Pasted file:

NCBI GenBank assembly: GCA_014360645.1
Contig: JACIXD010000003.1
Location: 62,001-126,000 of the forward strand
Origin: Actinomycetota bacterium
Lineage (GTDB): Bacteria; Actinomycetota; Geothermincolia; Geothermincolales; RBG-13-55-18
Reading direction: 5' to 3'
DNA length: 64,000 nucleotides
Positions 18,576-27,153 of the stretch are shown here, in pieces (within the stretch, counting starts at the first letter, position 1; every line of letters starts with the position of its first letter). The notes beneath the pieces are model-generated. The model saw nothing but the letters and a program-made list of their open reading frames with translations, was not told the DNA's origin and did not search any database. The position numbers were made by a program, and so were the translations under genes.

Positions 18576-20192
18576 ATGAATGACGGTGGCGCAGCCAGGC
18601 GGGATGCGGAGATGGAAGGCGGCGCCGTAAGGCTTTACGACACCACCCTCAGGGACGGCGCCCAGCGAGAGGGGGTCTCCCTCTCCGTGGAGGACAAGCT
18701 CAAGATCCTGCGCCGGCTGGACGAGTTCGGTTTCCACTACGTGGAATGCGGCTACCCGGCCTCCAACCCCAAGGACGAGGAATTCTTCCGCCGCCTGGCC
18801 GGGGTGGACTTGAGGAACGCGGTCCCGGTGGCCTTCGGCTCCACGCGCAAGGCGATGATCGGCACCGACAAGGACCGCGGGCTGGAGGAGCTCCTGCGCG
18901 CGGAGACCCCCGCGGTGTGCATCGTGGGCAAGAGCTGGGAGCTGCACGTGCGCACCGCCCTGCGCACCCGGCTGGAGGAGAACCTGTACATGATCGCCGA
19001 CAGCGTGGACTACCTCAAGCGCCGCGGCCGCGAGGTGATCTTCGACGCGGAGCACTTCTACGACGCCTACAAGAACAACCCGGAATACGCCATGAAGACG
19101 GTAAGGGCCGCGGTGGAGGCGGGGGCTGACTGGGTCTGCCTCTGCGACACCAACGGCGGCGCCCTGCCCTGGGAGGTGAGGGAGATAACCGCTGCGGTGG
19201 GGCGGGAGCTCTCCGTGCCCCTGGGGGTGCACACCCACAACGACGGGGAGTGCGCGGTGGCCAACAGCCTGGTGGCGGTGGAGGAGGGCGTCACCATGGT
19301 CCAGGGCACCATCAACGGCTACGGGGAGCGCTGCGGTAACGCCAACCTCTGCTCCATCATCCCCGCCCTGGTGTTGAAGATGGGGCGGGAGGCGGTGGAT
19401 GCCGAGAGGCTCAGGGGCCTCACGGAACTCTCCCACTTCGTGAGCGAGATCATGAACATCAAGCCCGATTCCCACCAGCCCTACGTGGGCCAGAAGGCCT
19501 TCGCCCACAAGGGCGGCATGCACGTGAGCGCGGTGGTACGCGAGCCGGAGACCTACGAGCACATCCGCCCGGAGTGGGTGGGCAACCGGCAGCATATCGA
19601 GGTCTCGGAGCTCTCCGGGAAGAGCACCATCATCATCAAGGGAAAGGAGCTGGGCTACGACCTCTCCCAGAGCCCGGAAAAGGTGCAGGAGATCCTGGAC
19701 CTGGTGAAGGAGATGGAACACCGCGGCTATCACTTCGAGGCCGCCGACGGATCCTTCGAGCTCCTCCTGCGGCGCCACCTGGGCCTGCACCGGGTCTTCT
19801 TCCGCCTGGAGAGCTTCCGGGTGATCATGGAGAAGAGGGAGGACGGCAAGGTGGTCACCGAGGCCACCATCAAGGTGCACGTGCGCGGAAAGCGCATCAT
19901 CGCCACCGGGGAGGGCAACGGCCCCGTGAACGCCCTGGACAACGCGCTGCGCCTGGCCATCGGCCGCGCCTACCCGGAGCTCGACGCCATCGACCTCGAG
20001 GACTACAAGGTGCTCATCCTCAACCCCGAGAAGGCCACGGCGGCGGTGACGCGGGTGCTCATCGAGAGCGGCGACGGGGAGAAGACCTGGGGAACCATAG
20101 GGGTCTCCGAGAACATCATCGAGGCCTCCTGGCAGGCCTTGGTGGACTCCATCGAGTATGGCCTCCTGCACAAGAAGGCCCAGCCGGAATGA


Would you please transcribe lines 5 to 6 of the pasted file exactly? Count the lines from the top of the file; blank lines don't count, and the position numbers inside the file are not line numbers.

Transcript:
Lineage (GTDB): Bacteria; Actinomycetota; Geothermincolia; Geothermincolales; RBG-13-55-18
Reading direction: 5' to 3'